Biography in: John Wakeman, editor. "World Film Directors, Volume One, 1890-1945". Pages 770-778. New York: The H.W. Wilson Company, 1987.
Born in Russia, he emigrated to the US in 1917 in order to escape being drafted into the Russian army during World War I, but upon his arrival in the US immediately enlisted in the US Army and was sent to France, where he fought until the war's end.
A device Milestone used in most of his war films--i.e., All Quiet on the Western Front (1930), Edge of Darkness (1943), A Walk in the Sun (1945) and Pork Chop Hill (1959)--is the dolly shot that moves across infantry attacking toward the camera in echelon and being felled one at a time by machine-gun fire.
Cousin of virtuoso violinist Nathan Milstein.
A founding member of the Directors Guild.
Directed two actors to Oscar nominations: Adolphe Menjou (Best Actor, The Front Page (1931)) and Akim Tamiroff (Best Supporting Actor, The General Died at Dawn (1936)).
His career was adversely affected by the "McCarthy" era in the late 1940s and early 1950s. To avoid being humiliated by the House Un-American Activities Committee--which was desperately trying to find "Communist subversion" in Hollywood films--he began making films abroad, in both Britain and Italy, but they were not successful. His last three films were Hollywood productions with large budgets, but Milestone had a bad time on all of them--Gregory Peck re-edited Pork Chop Hill (1959) (which he co-produced); Frank Sinatra and his "Rat Pack" seem to have largely ignored him on the set of Ocean's 11 (1960); and he had the worst experience of his career trying to direct Marlon Brando on Mutiny on the Bounty (1962) remake. This last was also a hugely expensive box-office failure. Milestone was then scheduled to direct PT 109 (1963), a film about President John F. Kennedy's wartime adventures, but was replaced by a minor TV director, Leslie H. Martinson. After that, Milestone seems to have given up on films, although he directed a few television series episodes, an experience he did not enjoy.
Mr. Milestone and his wife regarded actor, 'Christopher Riordan, as family. They often referred to him as "the son they never had".
Directed five Oscar Best Picture nominees: The Racket (1928), All Quiet on the Western Front (1930), The Front Page (1931), Of Mice and Men (1939) and Mutiny on the Bounty (1962), with All Quiet on the Western Front winning Best Picture in 1930.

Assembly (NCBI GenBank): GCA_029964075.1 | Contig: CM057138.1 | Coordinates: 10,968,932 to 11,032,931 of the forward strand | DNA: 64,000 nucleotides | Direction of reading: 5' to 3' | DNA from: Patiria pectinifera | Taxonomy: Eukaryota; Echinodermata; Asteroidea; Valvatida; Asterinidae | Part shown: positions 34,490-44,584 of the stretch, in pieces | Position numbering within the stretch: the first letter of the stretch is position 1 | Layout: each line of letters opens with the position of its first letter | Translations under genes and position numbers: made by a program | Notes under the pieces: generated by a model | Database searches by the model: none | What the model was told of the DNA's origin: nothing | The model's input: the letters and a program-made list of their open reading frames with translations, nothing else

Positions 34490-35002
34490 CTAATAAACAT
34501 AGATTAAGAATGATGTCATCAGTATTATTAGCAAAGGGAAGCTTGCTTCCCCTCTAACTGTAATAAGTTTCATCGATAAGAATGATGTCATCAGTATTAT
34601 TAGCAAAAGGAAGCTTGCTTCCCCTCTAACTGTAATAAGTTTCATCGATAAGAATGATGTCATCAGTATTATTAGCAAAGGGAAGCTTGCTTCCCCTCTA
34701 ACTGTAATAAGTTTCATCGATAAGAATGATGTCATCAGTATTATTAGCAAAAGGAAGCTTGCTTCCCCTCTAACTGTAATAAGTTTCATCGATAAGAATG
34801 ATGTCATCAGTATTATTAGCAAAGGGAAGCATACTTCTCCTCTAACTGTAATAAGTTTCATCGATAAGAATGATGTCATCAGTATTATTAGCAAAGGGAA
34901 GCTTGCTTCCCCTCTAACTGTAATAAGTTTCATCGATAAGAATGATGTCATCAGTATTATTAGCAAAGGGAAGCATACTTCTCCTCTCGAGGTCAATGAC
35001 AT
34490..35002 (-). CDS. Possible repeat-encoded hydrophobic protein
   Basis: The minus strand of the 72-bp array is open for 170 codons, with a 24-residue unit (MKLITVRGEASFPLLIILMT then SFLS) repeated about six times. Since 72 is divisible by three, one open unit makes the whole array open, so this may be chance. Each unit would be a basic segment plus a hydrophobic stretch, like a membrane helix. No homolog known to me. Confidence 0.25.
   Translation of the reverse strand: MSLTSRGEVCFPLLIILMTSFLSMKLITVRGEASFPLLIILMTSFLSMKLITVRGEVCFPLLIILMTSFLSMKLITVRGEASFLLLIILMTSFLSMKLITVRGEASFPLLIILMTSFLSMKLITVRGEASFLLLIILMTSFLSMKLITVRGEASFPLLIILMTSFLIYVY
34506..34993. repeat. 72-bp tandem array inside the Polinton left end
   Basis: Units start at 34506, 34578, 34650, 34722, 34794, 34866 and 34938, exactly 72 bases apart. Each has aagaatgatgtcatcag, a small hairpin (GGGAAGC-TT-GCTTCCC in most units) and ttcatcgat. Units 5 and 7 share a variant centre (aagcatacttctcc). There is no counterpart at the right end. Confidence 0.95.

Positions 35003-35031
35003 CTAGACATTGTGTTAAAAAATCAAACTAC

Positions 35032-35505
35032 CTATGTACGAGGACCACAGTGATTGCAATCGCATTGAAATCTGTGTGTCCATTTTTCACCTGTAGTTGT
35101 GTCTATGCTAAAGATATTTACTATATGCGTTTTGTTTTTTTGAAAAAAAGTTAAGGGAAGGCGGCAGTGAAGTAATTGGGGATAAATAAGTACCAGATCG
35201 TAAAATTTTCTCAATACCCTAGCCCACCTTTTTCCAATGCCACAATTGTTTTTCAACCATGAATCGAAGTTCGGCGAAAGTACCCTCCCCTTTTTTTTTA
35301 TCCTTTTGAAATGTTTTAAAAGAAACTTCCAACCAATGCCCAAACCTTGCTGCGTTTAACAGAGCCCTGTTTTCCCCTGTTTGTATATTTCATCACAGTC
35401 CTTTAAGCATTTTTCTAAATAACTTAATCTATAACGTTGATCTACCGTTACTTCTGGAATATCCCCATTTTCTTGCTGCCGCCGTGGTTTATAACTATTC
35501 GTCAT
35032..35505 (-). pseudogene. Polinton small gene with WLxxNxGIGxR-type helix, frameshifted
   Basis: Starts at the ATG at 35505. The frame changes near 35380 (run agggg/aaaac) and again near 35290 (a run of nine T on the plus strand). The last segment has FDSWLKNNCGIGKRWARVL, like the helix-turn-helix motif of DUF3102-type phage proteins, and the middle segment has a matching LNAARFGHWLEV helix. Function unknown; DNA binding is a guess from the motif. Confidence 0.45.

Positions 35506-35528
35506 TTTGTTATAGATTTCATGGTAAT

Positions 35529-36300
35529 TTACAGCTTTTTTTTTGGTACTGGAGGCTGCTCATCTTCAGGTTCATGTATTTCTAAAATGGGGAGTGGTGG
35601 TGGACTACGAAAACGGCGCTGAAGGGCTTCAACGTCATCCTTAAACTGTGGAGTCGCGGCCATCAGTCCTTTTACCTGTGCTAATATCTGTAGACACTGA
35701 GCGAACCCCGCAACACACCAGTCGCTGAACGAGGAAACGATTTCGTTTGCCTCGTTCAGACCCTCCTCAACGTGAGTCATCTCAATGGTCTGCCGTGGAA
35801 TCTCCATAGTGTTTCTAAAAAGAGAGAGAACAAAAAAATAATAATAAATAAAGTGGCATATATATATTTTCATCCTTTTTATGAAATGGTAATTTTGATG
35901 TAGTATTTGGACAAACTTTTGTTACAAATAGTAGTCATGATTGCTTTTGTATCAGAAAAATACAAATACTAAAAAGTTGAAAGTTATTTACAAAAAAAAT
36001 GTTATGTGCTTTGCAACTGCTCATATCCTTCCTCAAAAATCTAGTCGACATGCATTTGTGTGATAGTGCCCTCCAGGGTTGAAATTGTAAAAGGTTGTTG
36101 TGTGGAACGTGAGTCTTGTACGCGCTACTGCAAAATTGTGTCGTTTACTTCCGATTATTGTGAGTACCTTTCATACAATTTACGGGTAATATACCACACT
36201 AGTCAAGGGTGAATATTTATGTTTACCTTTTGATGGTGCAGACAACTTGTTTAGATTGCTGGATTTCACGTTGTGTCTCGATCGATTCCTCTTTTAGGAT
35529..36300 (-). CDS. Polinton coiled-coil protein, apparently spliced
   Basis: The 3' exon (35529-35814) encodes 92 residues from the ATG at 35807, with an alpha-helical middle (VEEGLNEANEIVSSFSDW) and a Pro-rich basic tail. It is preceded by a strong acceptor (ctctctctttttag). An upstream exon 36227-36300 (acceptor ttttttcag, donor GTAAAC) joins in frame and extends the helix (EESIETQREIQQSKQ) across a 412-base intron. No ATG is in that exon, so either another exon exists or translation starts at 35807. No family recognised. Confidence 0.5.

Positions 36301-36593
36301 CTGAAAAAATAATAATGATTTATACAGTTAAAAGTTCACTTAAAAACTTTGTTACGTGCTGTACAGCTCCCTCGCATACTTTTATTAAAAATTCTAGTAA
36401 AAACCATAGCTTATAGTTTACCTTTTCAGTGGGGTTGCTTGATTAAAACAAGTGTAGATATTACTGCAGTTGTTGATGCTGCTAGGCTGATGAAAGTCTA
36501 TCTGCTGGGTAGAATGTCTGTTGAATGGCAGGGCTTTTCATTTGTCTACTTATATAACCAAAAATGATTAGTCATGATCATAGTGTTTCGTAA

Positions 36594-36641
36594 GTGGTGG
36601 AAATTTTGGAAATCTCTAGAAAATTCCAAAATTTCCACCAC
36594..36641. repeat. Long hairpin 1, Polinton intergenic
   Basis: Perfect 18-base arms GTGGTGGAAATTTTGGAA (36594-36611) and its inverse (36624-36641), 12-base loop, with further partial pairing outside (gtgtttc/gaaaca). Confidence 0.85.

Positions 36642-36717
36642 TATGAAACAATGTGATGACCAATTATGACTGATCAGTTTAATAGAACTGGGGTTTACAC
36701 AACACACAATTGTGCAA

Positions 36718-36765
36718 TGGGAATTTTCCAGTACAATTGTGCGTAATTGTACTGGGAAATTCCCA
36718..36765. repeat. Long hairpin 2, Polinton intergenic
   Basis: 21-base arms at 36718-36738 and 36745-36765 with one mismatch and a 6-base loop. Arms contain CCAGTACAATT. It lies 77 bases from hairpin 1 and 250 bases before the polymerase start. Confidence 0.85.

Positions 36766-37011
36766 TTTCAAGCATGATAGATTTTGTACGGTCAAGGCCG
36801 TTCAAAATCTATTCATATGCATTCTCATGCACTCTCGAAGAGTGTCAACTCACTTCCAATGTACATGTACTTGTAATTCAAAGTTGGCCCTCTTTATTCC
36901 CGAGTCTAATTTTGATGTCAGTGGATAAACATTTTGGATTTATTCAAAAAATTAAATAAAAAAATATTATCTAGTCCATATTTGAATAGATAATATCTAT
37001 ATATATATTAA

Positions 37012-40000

The first person to win two Best Director Oscars: Best Director (Comedy) for Two Arabian Knights (1927) and Best Director for All Quiet on the Western Front (1930). This actually made him the first person to win two Academy Awards (in any category).
After winning two Best Director Oscars, he became the first director to be nominated in three different years when he was given a nod for The Front Page (1931).
He has directed three films that have been selected for the National Film Registry by the Library of Congress as being "culturally, historically or aesthetically" significant: All Quiet on the Western Front (1930), The Front Page (1931) and A Walk in the Sun (1945).

Personal Quotes (4)

[on taking over the direction of Mutiny on the Bounty (1962)] I thought, "This is one way of getting rich quick--I get the salary and, at most, it couldn't take two or three months". After I'd signed the contract I found out that in the previous year all they'd had on screen was about seven minutes of film. I spent a year on it.
[on directing Marlon Brando in Mutiny on the Bounty (1962)] Everything went off fine for a couple of weeks, and then suddenly we were doing a scene and Marlon spoke to the cameraman, right past me. He said, "Look, I'll tell you, when I go like this, it means roll it, and this gesture means you stop the camera. You don't stop the camera until I give you the signal". Well, I was amazed, but I didn't say anything about it.
[on Errol Flynn] His faults harmed no one but himself.
[on Marlon Brando in Mutiny on the Bounty (1962)] I thought Brando's performance as Fletcher Christian was horrible. I've only seen him act once, and that was on Broadway in "A Streetcar Named Desire"; a marvelous performance. But he was never an actor before and hasn't been one since.